The public is being urged to help police piece together the Manchester bomber's final movements as his cousins claimed he plotted "secretly to himself".
New CCTV images have been released showing Salman Abedi moving about the city's streets and hauling a blue suitcase in the days leading up to the Manchester Arena terror attack which killed 22 people.
The developments came as "unscrupulous" ticket touts attempted to profit from Ariana Grande's One Love Manchester gig to raise money for the victims.
Detective Chief Superintendent Russ Jackson, head of the North West Counter Terrorism Unit, said "significant progress" was being made in the investigation, but added that police were still trying to establish why Abedi went to the Banff Road area in Rusholme.
Meanwhile, following claims that warnings about Abedi were not followed up, officers have been unable to find any records of calls to the police anti-terrorist hotline regarding the 22-year-old before the events of May 22.
Brothers Isaac and Abz Forjani, who were arrested by armed police soon after the attack before being released without charge, said they had been left "traumatised" by their cousin's actions.
Abz, 21, told the BBC: "For people who have seen it as a big network we were involved in, it was nothing like that.
"I believe it was all done by one man which developed some sort of thoughts in the past few years which he kept secretly to himself.
"He never shared it with any members of the family - if he would have we could have done something to stop that happening."
Isaac, 24, added: "It's not easy being connected to 22 lost, innocent lives.
"The fact that the person that did this is related to us by blood is something that's going to stay with me for the rest of my life.
"My thoughts are with the families of the victims. I really do feel for them."
They said they last saw Abedi three months before the attack at the younger brother's barber shop.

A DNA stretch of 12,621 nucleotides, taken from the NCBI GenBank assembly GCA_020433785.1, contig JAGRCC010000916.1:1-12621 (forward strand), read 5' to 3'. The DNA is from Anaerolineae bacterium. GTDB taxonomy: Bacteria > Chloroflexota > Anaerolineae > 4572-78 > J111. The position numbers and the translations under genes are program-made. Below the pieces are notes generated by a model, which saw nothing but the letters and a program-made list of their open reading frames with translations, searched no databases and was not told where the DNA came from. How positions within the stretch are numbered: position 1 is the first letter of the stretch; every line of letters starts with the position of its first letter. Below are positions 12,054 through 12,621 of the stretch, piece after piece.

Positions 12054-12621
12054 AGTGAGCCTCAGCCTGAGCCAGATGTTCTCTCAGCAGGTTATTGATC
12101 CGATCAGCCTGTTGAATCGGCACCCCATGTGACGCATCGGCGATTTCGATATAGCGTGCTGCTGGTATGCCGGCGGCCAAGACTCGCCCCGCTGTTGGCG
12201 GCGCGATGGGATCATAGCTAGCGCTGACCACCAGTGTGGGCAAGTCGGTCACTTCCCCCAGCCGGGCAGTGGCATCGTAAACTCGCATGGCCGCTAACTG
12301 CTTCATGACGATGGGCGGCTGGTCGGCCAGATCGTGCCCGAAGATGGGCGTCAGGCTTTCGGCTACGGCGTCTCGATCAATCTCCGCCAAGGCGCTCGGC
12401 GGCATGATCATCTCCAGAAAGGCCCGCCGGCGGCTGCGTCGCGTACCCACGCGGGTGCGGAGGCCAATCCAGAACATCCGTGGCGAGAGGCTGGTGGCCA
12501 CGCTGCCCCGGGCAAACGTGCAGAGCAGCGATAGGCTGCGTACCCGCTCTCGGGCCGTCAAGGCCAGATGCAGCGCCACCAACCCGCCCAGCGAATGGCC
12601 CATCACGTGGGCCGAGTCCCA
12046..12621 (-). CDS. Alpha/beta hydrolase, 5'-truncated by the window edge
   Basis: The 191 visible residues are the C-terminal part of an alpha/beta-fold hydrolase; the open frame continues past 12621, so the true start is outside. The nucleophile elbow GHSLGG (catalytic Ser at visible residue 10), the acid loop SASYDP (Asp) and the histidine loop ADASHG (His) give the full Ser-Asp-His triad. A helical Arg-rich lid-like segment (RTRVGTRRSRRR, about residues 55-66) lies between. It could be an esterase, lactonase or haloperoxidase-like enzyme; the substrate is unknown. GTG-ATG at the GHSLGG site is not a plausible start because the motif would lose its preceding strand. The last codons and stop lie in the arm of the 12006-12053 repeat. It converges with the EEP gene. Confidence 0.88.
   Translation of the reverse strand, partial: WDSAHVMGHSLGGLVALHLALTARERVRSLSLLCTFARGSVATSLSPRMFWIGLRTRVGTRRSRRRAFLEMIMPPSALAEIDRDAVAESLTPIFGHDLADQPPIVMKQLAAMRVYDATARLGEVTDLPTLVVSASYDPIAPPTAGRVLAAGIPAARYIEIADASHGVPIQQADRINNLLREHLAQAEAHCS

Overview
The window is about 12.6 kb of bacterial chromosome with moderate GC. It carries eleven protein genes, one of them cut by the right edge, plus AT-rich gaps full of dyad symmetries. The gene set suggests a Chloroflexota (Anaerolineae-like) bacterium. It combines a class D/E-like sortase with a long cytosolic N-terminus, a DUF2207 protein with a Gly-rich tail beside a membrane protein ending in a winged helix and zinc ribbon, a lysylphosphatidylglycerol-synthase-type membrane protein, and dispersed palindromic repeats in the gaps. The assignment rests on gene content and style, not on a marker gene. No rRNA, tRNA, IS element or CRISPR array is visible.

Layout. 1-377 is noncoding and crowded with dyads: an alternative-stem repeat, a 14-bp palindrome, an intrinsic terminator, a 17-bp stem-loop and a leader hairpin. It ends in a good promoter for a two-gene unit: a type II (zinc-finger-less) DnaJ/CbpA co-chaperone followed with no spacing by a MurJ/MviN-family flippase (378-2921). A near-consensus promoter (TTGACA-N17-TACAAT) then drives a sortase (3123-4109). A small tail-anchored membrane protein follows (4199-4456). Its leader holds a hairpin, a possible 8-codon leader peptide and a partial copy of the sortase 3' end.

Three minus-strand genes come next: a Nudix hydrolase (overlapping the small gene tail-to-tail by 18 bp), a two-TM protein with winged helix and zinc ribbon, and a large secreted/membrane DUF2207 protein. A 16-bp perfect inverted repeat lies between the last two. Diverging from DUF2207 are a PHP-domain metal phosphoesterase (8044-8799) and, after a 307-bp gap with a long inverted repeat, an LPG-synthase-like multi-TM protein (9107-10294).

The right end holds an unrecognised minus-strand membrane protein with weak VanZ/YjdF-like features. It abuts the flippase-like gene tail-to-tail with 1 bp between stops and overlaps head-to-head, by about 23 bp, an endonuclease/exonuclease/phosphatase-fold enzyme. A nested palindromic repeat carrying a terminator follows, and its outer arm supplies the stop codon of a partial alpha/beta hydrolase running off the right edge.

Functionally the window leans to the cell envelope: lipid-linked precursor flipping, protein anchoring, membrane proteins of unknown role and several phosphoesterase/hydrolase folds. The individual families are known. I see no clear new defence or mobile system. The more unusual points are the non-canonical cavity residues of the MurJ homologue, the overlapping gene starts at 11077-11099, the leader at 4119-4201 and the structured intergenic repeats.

Overnight, tickets for the upcoming benefit gig appeared for auction online at several times their face value.
One eBay seller was looking to offload four tickets to the gig for £1,250 - which would net a potential profit of nearly £1,100 - but the listing was taken down shortly after being seen by the Press Association.
Official seller Ticketmaster also said more than 25,000 people had applied for free tickets set aside for the 14,200 people who attended the pop star's targeted gig last week, meaning more than 10,000 were "unscrupulous applications".
The police have made Abedi's preparations for the attack the focus of their investigation and, speaking about the new CCTV images, Mr Jackson said: "We are still working to track the movements of Salman Abedi and have already released a number of images of him, in the hope that they will jog people's memories.
''We know that Abedi left the country on April 15 and arrived back on May 18 and we now know from our inquiries that he purchased parts for the bomb after arriving back.
''What we still need to understand is if he had any of the bomb parts in his possession before he went out of the country, this is why we are tracking his movements so carefully."
Mr Jackson said officers had been conducting house-to-house inquiries in the Banff Road area in Rusholme but were "still not satisfied" why Abedi went there and said it was "vital" they understood exactly where he went and who he spoke to in the final days before the attack.
He added: ''Did you see Abedi in the Rusholme area between 18 and 22 May? Do you have any information about his movements on these dates?
''You may think it's insignificant, but it could be a key piece of information to assist us. We need your help as we piece together what happened in the lead-up to the attack and if Abedi was helped by anyone."
Ten men, aged between 18 and 44, remain in custody on suspicion of offences contrary to the Terrorism Act, Greater Manchester Police said.
Six people - including a 15-year-old boy, a 34-year-old woman and four men - have been released without charge after being arrested by officers investigating the attack.
Earlier this week, police released further details about Abedi, including that he had bought most of the key component parts of the suicide bomb in the few days before the attack.
Many of his movements and actions in the four days after his return to the UK from Libya leading up to the May 22 atrocity were also carried out alone but detectives have not ruled out that he was part of "a wider network".
Meanwhile, about 600 stewards will be on duty at Sunday's benefit concert, according to Greater Manchester's police chief, who said security on leaving music events and football matches would have to be reviewed.